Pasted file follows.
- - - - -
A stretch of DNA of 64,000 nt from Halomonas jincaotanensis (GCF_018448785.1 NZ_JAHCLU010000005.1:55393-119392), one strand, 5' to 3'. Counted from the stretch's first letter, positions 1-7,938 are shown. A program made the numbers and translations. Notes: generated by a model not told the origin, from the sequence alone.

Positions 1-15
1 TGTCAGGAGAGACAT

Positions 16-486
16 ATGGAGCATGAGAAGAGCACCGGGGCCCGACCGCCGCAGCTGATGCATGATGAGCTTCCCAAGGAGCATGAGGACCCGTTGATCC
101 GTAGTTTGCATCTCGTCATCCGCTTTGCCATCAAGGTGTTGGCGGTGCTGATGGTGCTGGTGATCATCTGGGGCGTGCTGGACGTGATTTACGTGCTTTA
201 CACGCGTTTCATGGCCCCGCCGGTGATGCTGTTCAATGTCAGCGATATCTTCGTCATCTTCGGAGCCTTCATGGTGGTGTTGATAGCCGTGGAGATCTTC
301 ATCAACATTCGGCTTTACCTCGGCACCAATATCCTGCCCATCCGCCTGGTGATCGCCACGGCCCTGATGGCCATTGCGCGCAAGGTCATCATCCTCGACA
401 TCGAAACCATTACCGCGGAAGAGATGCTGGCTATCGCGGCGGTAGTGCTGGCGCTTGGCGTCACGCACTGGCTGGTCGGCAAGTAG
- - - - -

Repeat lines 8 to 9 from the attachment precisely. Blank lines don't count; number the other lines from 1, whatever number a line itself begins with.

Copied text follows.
301 ATCAACATTCGGCTTTACCTCGGCACCAATATCCTGCCCATCCGCCTGGTGATCGCCACGGCCCTGATGGCCATTGCGCGCAAGGTCATCATCCTCGACA
401 TCGAAACCATTACCGCGGAAGAGATGCTGGCTATCGCGGCGGTAGTGCTGGCGCTTGGCGTCACGCACTGGCTGGTCGGCAAGTAG